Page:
A canopy most Illinois craft growers can only dream about.

Illinois’ oldest and largest cannabis trade association is opposing efforts for social equity-owned craft grow licensees to increase their canopy size, setting up an open battle between the state’s billion-dollar multi-state operator cannabis companies and a few dozen craft grow licensees largely-owned by people of color.

The conflict was spurred on by legislation that would increase craft grow allowed canopy from 5,000 square feet to to 14,000, a move many craft grower licensees say is essential, since the marginal cost of operation for the smaller size is too high to attract investment. Craft grow licenses were issued last August, and many operators are still in the process of setting up their facilities and raising equity investment. Doubling their concerns is that state law says craft grow licenses must be operational by July, or the state can revoke their license. 

Last week, the Cannabis Business Association of Illinois (CBAI), a trade association that largely represents operational Illinois cannabis companies, a group dominated by billion-dollar companies based in Chicago, such PharmaCann, Cresco Labs, and Verano Holdings, confirmed plans in a board meeting to oppose SB3105, legislation that would expand craft grow facility allowable canopy to 14,000 square feet.

Asked for a comment, the association did not deny their plans to oppose the bill.

“CBAI maintains that in this truncated legislative session, the state should pause to properly assess where our industry stands rather than attempt to make incremental changes to an evolving industry. Our association will continue to support inclusion and diversity within the market, and we stand ready to work with all stakeholders to create the most robust and equitable recreational cannabis industry in the nation,” read a written statement from the association.

“When we talk to investors, people look at the 5,000 square feet, and it is impossible to make those numbers work at 5,000. At 14,000, things look a lot better. That anyone in a trade group is against this, is truly disconcerting,” said Eric Ice-Gibson, owner of the craft grow licensee the 1937 Group.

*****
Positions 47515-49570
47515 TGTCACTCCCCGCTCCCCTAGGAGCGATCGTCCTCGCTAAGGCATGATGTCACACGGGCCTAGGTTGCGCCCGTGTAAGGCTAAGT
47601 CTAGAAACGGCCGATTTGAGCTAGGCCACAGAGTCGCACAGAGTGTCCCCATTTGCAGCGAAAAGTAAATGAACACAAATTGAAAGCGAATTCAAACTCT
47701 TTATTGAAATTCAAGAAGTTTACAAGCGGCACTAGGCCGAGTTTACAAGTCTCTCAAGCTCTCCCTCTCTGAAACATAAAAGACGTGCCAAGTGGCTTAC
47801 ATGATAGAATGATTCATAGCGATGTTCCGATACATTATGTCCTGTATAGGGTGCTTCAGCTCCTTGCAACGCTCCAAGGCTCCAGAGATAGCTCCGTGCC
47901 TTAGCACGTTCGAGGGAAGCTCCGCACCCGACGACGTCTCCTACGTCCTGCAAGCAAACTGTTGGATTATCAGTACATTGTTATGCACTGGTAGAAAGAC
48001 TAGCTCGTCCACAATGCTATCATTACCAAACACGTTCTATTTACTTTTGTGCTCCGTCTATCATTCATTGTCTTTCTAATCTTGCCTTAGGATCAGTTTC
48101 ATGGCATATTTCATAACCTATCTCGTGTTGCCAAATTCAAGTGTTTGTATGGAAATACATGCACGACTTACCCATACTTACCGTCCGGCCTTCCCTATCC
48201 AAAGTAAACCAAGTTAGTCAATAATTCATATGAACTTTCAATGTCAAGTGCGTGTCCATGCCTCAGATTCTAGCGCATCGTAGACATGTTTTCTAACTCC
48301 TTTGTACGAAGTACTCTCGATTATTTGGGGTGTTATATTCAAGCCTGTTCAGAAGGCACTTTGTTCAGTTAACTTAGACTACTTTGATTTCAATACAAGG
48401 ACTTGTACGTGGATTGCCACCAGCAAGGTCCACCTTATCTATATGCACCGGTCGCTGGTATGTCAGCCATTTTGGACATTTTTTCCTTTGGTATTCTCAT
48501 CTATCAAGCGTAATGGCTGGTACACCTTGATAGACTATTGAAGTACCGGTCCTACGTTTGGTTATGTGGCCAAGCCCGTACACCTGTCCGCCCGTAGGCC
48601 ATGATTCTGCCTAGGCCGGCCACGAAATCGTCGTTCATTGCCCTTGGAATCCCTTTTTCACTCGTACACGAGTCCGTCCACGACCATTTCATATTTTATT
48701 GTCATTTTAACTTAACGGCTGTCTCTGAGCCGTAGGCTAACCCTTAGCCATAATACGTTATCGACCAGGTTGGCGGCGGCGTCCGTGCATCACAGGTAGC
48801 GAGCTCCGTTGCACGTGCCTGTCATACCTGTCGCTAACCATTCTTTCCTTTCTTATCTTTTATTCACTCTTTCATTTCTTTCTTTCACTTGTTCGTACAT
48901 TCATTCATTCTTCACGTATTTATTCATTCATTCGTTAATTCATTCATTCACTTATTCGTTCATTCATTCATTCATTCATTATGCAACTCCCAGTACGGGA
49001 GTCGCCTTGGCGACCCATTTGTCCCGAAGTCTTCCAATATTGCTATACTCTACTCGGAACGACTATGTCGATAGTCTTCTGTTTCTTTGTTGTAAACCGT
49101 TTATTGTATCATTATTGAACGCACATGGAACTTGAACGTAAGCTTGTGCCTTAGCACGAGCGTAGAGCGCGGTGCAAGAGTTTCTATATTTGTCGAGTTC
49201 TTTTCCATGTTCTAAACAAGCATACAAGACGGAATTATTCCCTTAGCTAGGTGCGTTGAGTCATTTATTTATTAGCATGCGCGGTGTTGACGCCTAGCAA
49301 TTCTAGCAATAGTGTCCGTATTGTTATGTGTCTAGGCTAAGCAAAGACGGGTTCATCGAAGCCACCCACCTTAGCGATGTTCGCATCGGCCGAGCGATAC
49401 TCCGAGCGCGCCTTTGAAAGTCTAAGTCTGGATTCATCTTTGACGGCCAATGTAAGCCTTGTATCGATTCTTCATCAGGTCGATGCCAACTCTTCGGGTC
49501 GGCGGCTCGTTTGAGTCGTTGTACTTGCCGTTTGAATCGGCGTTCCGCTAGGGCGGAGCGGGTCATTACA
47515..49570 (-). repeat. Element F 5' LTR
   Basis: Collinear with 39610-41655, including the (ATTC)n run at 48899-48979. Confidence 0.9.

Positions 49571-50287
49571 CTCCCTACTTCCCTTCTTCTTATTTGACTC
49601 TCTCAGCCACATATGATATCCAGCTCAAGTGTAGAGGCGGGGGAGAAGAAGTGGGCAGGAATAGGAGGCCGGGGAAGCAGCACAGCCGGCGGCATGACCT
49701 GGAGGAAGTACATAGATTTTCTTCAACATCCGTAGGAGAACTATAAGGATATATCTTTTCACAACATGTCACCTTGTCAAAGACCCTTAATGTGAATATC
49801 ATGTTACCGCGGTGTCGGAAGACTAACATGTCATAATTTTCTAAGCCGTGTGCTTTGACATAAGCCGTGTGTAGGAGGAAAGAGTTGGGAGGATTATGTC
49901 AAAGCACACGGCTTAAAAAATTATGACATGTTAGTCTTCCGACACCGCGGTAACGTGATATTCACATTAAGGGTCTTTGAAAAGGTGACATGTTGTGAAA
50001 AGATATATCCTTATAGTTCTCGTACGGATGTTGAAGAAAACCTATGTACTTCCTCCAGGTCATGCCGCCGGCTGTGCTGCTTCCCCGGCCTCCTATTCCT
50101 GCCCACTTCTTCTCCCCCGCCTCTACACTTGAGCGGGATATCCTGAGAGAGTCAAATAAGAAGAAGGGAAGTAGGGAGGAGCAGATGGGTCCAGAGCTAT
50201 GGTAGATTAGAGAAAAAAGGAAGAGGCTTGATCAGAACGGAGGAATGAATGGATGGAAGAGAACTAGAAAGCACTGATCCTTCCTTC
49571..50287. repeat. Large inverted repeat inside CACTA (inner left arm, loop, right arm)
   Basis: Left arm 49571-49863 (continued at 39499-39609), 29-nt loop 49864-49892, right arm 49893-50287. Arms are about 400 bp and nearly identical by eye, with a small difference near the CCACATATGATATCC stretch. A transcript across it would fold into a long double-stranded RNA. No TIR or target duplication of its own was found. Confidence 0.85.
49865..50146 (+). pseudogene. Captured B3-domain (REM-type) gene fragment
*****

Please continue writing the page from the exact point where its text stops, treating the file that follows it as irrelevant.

Ice-Gipson also feels double-crossed by the trade group, since he has been participating in their Minority Access Committee. 

“We are on the MAC committee for CBAI. We were not included. Not a single one of the topics was on that agenda,” he said. “It feels like everything in Illinois is working to cause everyone to fail due to lack of funds.”

A smaller trade association of craft growers, the Illinois Independent Craft Growers Association (IICGA), expressed its anger with CBAI’s opposition to the bill.

“These mega cannabis companies are opposing a change in law that would allow social equity craft growers an opportunity to compete. This is about competition and for years Big Cannabis has had no competition and they are fighting hard to ensure that stays the same,” wrote Bobby Burns, a craft grow licensee and board member of the IICGA.

Time is running out for the current Illinois legislative session, along with the chances of a craft grow canopy expansion. Last week were the deadlines for legislation to pass out of committee – and SB3105 did not move. 

“Anything moving from this point on, now that deadlines have passed, will likely need the support of leadership to be moved after the deadlines, and before April 31,” the end of session, said cannabis lobbyist John Daley. One possibility is that House or Senate leadership could insert the craft grow canopy expansion in another bill that’s already likely to pass, but with conflict within the state’s cannabis industry, it’s a move leadership is less likely to make.

Correction: An earlier version of this article incorrectly stated that Green Thumb Industries was a member of CBAI. It left the association in May 2021.


Editor Mike is a co-founder and the editor of Grown In, a U.S. national cannabis industry newsletter and training company. His career has taken him from Capitol Hill to Chicago City Hall, from...